The killing of UN top official in Iraq, Sergio Vieira de Mello, and at least 15 staffers in Baghdad stunned the world body at its headquarters in New York on Tuesday.
The UN Security Council condemned the bombing as a "terrorist, criminal attack" while Secretary-General Kofi Annan cut short his vacation in Finland and called for the "perpetrators of this outrage" to be brought to justice.
At the UN headquarters in New York, the flags of all 191 membercountries were taken down, leaving only the blue-and-white UN flagflying at half mast.
Dazed staff wept as television displayed grim pictures of the devastation at the main UN office building in Iraq, where some 300of their colleagues worked. Many were still trapped in the rubblesand the death toll was certain to go up, officials said.
In a statement, Annan said De Mello's death was "a bitter blow for the United Nations and for me personally." "The death of any colleague is hard to bear but I could think of no one we could less spare," the UN chief said.
UN officials said they believe the office of De Mello, the UN Special Representative for Iraq, had been the target of the suicide truck bombing.
The bomb ripped through the Canal Hotel, which housed the UN headquarters in Iraq, killing at least 15 and injuring more than 100.
De Mello, 55, had already served with honor in Kosovo, East Timor and other hot spots around the world to handle difficult missions for the world body, before he was temporarily moved from his post as UN High Commissioner for Human Rights to become the UNSecretary-General's special representative in Iraq in June.
"He was working day and night to help the Iraqi people regain control of their own destiny and build a future of peace, justice and full independence," Annan said. "Let us strive to be worthy ofhim, and to complete the work that he began, so that his death will not have been in vain."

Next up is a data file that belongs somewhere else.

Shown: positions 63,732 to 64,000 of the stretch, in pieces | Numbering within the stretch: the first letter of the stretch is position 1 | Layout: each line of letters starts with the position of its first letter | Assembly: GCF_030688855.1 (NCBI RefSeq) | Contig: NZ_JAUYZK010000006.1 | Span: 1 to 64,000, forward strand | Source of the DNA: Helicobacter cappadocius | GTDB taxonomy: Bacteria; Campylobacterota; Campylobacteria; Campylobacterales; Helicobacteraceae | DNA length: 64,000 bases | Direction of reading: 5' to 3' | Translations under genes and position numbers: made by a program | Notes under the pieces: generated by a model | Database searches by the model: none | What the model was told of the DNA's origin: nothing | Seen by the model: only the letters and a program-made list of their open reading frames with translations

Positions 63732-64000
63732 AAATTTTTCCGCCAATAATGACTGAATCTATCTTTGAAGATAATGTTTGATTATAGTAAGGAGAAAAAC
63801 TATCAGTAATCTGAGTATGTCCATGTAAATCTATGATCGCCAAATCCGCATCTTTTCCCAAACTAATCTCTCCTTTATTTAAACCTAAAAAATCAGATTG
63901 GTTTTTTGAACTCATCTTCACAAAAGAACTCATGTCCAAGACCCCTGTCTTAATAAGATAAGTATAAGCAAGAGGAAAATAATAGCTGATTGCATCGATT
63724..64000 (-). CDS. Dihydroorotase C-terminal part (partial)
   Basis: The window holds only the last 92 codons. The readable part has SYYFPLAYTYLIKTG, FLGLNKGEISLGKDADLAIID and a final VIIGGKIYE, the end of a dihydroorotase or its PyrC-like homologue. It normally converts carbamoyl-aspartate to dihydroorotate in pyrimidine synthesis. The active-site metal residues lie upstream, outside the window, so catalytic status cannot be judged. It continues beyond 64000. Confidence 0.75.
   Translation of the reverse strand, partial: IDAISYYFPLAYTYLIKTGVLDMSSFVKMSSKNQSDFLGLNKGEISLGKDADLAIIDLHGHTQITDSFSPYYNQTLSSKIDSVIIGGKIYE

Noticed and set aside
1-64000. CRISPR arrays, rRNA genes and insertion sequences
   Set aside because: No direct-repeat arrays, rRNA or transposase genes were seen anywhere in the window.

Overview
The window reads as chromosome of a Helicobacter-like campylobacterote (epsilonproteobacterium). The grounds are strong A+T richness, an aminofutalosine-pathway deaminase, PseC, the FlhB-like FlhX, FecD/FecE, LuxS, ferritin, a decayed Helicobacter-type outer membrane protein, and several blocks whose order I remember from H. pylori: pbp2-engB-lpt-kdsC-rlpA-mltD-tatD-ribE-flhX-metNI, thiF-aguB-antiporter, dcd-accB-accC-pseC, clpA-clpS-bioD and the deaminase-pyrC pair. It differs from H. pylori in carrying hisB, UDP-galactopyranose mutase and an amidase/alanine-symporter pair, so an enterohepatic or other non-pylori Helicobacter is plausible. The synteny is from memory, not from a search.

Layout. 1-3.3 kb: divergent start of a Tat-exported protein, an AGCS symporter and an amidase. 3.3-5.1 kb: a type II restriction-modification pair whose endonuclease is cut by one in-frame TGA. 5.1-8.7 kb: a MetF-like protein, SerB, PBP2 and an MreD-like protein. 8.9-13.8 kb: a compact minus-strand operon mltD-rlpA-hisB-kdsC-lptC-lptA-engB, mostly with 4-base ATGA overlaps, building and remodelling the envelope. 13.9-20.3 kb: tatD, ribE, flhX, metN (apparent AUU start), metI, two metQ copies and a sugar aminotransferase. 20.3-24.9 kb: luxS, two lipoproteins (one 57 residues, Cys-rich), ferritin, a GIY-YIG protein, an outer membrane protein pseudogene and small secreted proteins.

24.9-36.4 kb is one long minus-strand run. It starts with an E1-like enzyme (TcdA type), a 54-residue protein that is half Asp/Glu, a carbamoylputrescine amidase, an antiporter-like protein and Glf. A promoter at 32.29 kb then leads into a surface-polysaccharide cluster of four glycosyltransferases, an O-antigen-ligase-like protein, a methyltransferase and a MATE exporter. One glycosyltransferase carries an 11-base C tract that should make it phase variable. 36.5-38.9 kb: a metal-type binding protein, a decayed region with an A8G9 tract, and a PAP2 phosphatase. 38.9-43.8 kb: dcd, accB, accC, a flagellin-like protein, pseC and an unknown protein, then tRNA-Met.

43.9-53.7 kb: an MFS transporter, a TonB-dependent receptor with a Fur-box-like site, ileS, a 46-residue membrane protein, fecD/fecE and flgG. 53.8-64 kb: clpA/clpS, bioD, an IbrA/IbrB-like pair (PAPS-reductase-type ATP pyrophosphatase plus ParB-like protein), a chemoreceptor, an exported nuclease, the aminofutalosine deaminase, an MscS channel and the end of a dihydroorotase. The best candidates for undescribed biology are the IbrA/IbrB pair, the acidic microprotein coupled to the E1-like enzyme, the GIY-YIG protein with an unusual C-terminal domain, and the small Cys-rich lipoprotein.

"Nothing can excuse this act of unprovoked and murderous violence against men and women who went to Iraq for one purpose only: to help the Iraqi people recover their independence and sovereignty, and to rebuild their country as fast as possible, under leaders of their own choosing," Annan added.
The 15-member Security Council affirmed that the blast would not deter the world body from its work of rebuilding Iraq. "Such terrorist incidents cannot break the will of the international community to further intensify its efforts to help the people of Iraq," council members said in a statement read by Deputy UN ambassador Fayssal Mekdad of Syria, the Security Council presidentfor August.
Annan's spokesman Fred Eckhard said the bombing inevitably raised the questions over the future of the UN Assistance Mission in Iraq, which was set up by the Security Council last week to coordinate humanitarian assistance and give political advice.
"Of course we will have to ask how safe we feel Iraq is as a place for the hundreds of UN staff members who were going to join Sergio's team as part of the new UN mission there," Eckhard said.